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AHMM set to double height of Cass’s ‘Aldgate Bauhaus’


AHMM’s plans to double the height of the Cass’s former East End home are set for approval, two years after the building was controversially sold amid protests from students and industry figures

The practice’s proposals to build a six-storey extension above Central House, on the corner of Whitechapel High Street and Commercial Road, will go before Tower Hamlets councillors this Thursday (29 November).

London Metropolitan University (LMU) sold the 1960s former textile building, which once housed its school of architecture and was known affectionately as the ‘Aldgate Bauhaus’, to Fraser Property for £50 million in 2016.

A year later, after the Cass had left the building and moved to LMU’s campus on Goulston Street, AHMM was appointed to draw up plans for a commercial development of the 0.22ha site.

The proposed 14,651m² office and retail scheme includes retaining and refurbishing the existing six-storey building with ‘minor partial demolitions’ and removal of its distinctive external stairwells.

The revamped Central House will then form a ‘plinth’ for a six-storey extension and roof terrace including a setback level on the sixth floor with a wraparound terrace.

The architects are also proposing two infill buildings: a four-storey office building that connects into the existing Central House on White Church Passage; and a second five-storey building on Manningtree Street.

AHMM’s earlier concept designs for a larger 20-storey tower scheme, which would have seen the demolition of Central House, were abandoned in favour of retaining and extending the building.

According to documents filed with the council, AHMM drew inspiration from Rachel Whiteread’s Monument on Trafalgar Square’s Fourth Plinth, which takes an existing mass and mirrors it above. 

The sell-off of Central House was part of a controversial ‘one campus, one community’ plan to move the university’s sites to Holloway Road, north London which sparked protests from students, staff and industry figures.

At the time, architecture diploma students at the Cass wrote to the school’s board of governors threatening to quit the institution unless they were allowed to stay in the Aldgate base in a campaign backed by Richard Rogers and David Chipperfield.

Design Engine was appointed in 2016 to develop the masterplan for the controversial campus consolidation in Holloway.

The first upgrade of Central House was undertaken in 2011 by Cartwright Pickard and involved a reorganisation of the ground-floor and basement to create a new entrance, gallery, café, gym and studio spaces.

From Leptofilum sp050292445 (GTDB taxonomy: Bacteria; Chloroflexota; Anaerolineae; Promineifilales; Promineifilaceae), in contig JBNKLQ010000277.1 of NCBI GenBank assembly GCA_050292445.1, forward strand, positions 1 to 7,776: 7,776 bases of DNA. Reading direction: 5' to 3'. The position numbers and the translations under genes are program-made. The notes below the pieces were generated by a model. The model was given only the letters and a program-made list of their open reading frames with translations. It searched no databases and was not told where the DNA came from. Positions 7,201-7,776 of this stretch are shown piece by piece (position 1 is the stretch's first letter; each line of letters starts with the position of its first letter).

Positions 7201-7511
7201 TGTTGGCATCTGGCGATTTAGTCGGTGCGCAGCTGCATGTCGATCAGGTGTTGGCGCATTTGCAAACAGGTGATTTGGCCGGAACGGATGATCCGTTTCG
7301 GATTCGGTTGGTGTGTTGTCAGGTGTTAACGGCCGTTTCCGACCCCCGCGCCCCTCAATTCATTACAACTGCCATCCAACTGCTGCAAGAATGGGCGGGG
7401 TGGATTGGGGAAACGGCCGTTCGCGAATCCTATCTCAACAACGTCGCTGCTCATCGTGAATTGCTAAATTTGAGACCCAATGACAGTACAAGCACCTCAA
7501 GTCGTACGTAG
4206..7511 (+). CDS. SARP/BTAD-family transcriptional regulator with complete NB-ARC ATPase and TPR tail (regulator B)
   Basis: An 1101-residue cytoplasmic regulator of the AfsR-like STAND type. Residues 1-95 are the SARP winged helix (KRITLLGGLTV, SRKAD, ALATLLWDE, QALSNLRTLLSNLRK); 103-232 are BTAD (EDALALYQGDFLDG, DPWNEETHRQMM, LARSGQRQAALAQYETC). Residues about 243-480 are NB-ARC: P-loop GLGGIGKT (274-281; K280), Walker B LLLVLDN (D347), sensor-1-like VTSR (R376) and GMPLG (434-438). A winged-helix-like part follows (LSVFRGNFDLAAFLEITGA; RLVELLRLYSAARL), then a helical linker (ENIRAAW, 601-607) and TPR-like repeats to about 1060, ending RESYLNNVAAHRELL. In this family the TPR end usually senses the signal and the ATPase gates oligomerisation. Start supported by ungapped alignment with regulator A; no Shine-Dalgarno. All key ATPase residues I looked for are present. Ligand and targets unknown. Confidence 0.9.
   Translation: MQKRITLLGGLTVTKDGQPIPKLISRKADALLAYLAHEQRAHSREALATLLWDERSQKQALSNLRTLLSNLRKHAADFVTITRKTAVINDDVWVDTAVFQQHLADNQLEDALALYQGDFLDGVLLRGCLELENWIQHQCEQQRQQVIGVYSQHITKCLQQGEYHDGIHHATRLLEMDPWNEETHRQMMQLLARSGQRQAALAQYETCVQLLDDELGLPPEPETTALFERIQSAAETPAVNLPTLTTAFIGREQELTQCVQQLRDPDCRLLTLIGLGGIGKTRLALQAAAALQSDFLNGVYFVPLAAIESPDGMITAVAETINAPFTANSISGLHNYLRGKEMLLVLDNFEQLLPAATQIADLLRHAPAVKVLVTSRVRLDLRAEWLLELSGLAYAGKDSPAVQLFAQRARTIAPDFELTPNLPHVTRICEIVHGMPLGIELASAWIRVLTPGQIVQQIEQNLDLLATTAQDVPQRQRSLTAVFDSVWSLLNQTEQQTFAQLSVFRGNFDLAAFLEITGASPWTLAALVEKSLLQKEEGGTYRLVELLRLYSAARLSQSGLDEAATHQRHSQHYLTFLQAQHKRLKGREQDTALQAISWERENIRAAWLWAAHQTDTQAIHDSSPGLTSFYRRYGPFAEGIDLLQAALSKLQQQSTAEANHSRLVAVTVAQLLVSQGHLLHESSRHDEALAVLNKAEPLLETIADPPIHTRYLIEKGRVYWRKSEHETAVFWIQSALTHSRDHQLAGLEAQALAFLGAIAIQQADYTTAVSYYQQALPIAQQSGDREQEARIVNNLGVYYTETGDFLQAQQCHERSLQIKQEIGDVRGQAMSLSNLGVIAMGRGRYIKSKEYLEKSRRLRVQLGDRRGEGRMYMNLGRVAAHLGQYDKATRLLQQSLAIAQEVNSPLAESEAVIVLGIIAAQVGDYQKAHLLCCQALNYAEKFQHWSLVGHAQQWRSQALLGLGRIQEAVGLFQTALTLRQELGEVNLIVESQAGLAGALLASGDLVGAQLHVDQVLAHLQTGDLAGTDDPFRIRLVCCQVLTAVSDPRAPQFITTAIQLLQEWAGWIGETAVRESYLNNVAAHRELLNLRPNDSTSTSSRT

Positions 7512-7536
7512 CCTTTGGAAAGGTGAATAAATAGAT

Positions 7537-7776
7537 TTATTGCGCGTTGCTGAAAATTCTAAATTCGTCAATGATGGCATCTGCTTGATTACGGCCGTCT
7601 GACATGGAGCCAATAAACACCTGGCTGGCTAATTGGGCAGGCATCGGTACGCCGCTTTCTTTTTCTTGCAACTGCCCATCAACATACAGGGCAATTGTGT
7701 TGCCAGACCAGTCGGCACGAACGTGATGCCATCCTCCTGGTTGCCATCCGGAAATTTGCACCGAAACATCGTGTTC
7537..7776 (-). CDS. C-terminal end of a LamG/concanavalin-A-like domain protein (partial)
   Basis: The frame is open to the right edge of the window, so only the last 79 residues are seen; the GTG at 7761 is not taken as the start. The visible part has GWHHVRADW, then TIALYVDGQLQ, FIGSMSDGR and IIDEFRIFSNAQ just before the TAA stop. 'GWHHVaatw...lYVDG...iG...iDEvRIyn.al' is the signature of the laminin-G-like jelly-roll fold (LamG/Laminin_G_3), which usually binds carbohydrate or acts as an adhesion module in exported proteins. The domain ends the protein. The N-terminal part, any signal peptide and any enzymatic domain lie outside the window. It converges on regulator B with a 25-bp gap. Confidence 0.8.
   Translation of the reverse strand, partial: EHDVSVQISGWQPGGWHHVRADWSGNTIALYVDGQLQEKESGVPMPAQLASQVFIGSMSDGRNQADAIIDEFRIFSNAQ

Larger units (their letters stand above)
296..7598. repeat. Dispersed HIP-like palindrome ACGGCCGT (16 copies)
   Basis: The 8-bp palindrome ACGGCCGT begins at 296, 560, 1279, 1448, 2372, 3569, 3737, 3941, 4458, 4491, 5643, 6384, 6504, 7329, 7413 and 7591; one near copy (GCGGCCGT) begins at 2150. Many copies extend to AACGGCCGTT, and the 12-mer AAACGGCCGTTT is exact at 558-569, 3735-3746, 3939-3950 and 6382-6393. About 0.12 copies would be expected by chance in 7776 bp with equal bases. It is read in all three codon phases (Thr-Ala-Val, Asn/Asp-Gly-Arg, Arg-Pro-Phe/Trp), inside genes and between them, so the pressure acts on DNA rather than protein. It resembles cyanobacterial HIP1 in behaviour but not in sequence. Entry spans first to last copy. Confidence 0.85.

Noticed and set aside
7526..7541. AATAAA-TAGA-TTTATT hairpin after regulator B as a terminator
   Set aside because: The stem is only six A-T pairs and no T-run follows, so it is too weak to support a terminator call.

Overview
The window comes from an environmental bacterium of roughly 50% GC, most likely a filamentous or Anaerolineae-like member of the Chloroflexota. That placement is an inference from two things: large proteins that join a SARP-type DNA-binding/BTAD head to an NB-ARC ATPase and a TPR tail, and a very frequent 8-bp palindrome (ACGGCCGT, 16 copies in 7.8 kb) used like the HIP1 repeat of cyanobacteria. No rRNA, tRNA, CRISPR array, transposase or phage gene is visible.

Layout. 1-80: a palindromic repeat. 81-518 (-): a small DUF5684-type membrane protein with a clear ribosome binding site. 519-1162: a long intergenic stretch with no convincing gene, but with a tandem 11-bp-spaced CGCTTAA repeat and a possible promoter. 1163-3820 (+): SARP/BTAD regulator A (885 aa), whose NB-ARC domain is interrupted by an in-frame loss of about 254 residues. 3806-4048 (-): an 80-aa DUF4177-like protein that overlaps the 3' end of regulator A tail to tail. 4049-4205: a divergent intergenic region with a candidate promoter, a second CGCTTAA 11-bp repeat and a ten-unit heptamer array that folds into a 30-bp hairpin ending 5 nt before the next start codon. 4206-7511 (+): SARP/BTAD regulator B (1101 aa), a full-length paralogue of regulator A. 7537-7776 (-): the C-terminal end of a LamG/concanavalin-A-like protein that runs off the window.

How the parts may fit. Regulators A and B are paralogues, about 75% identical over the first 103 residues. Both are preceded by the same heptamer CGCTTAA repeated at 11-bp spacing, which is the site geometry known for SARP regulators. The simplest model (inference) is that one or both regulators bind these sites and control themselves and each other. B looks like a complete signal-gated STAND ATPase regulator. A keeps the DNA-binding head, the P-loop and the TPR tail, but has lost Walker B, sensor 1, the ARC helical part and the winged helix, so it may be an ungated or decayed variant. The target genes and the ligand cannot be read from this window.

The following year, Florian Beigel, who died this year, Philip Christou and the Architecture Research Unit (ARU) redesigned the upper floors to include the teaching of architecture at the request of the Cass’s dean, Robert Mull. Mull later resigned in protest at the school’s move from the building.

In a report recommending the scheme for approval, Tower Hamlets planners said: ‘The scheme’s design provides an architectural treatment to the elevations of a very high-quality finish that will contribute positively to the architectural form and character of the Aldgate area, in a manner that is distinctive yet complementary to the existing townscape.’

AHMM’s proposals for Central House will be decided by councillors this Thursday (29 November).


Readers' comments (4)

  • Why have the the beautiful stairs at the front been erased? The existing building is very responsive to the scale of Whitechapel High Street, and those stairs contribute. This is just too big. But hey, it's Tower Hamlets. We might as well just give up hoping for anything decent there.

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  • Has the substructure and superstructure of an existing six storey building really got enough spare capacity to support another six storeys, or am I missing something?

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  • Robert, the original building is r/c, the extension is probably in steel, so should fine fine.

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  • Industry Professional

    " AHMM drew inspiration from Rachel Whiteread’s Monument on Trafalgar Square’s Fourth Plinth, which takes an existing mass and mirrors it above. " well this is embarrassing. Lamest excuse ever for clumsily doubling the height of a building.

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